The new series proved popular with the fans, largely because of the humorous ways its creators played with the heroes. J. M. DeMatteis and Keith Giffen never took the characters too seriously, and penciler Kevin Maguire proved adept at facial reactions that conveyed more than dialogue ever could. The popular series was renamed Justice League International with issue #7 (November 1987), and then Justice League America with #26 (May 1989). Multiple spin-offs were soon published: Justice League Europe (1989–1993), which became Justice League International (19931994); Justice League Quarterly (1990–1994); Justice League Task Force (1993–1994); and Extreme Justice (1995–1996). These comics filled the stands, with each book spotlighting a different crew of superheroes operating from Justice League embassies throughout the world. Eventually though, the various series’ popularity tapered off, and with Justice League America #113 (August 1996), all the Leaguers were out of work.

A few appearances passed by, and another series was launched with a shorter-titled JLA issue #1 (January 1997), written by one of comics’ leading names, Grant Morrison, with art by Howard Porter (though the characters in the book still referred to their group by its full title most of the time). This time the big guns were brought back to confront earth-shaking menaces and galaxy conquerors, as they had at the beginning; unlike the one-issue Silver Age tales, however, these stories usually took four to six issues to tell. “Hot” creators came and went on the series; JLA held its own in sales. This time the lineup included Superman, Batman, Wonder Woman, Aquaman, Flash, Green Lantern, and Plastic Man, although membership would grow and expand to include many of DC’s large roster of heroes, including Huntress, Steel, Zauriel, Aztek, Tomorrow Woman, Orion, and many others. More recently, a new Hourman, Faith, and Manitou Raven (a redesign of cartoon Super Friends member Apache Chief) have joined. This League operated from the Watchtower, a high-tech base on the moon, and ex-Batgirl Oracle helped them with information for their missions.

With its own series a solid seller for DC Comics, JLA was free to branch out again. A maxi-series of JLA: Year One (1998) retold the formative year of the team, retroactively inserting Black Canary in Wonder Woman’s spot, according to revised DC continuity. In 2003, a miniseries called Formerly Known as the Justice League reunited the “comedy-era” team of DeMatteis, Giffen, and Maguire to relate new adventures of the second-rate squad. The series was a surprise sales hit, and further volumes were announced. Writer Paul Dini and painter Alex Ross also delivered a treat to fans with the tabloid-sized JLA: Secret Origins (2002) and JLA: Liberty and Justice (2003). And a new comic book series debuted in January 2002; based on the popular Justice League cartoon series, this comic targeted a younger audiences, and was titled Justice League Adventures.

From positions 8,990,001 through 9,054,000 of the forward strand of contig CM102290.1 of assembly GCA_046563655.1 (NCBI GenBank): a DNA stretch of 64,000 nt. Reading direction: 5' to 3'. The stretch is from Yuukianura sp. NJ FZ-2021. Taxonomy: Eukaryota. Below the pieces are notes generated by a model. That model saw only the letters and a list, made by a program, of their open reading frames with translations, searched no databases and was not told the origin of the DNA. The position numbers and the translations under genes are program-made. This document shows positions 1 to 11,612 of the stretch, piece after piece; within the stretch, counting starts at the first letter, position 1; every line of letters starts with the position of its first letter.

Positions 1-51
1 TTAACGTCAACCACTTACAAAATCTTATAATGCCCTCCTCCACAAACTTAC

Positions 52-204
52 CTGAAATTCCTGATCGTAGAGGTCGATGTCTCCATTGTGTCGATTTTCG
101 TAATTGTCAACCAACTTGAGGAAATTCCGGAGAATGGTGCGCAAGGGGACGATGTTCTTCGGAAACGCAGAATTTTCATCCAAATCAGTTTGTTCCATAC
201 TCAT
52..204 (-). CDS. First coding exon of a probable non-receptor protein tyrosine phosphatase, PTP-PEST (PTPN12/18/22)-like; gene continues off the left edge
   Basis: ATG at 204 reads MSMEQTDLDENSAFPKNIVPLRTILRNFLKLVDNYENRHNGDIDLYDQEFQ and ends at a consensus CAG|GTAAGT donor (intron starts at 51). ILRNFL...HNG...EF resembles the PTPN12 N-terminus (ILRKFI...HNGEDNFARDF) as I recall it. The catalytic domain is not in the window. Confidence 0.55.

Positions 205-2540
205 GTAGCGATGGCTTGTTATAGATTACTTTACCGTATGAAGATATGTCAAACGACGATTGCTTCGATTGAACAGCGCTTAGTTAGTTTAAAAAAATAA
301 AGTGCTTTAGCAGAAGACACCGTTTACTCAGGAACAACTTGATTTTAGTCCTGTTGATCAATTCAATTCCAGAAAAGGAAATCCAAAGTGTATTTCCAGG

Following the success of Batman: The Animated Series and Superman: The Animated Series, Bruce Timm, Paul Dini, and Alan Burnett pitched a Justice League series in 1998. The following year, Warner Bros. commissioned the show for the Cartoon Network. Justice League played it straight when it debuted on November 1, 2001. The core group included Superman, Batman, Wonder Woman, Green Lantern/John Stewart, Martian Manhunter, Flash, and Hawkgirl. In 2004, the Justice League animated series was revised and retitled Justice League Unlimited; many more DC universe superheroes joined the League in this version, which ran for three more seasons. Since then there have been direct-to-video animated films, including Justice League: The New Frontier (2008), based on writer/artist Darwyn Cooke’s critically acclaimed comics series, and Justice League: Crisis on Two Earths (2010). And a version of the Justice League has appeared on several episodes of the live action television series Smallville, including Aquaman, Black Canary, Cyborg, Green Arrow, Impulse, and the Martian Manhunter.

A new Justice League of America comics series began in 2006, initially written by crime novelist Brad Meltzer, and continued by the late Dwayne McDuffie, who was one of the leading writers of the Justice League animated series. The JLA now had two headquarters: a satellite known as the new Watchtower orbiting the Earth, and the Hall of Justice, in Washington D. C., inspired by the Hall of Justice in the Super Friends TV show.

In 2011, DC Comics announced that it was relaunching its entire line of comics, starting with the new Justice League #1, published on August 31, 2011. Written by Geoff Johns and drawn by Jim Lee, it features a roster including Aquaman, Batman, Cyborg, the Flash, Green Lantern, Superman, and Wonder Woman, among others. —AM & PS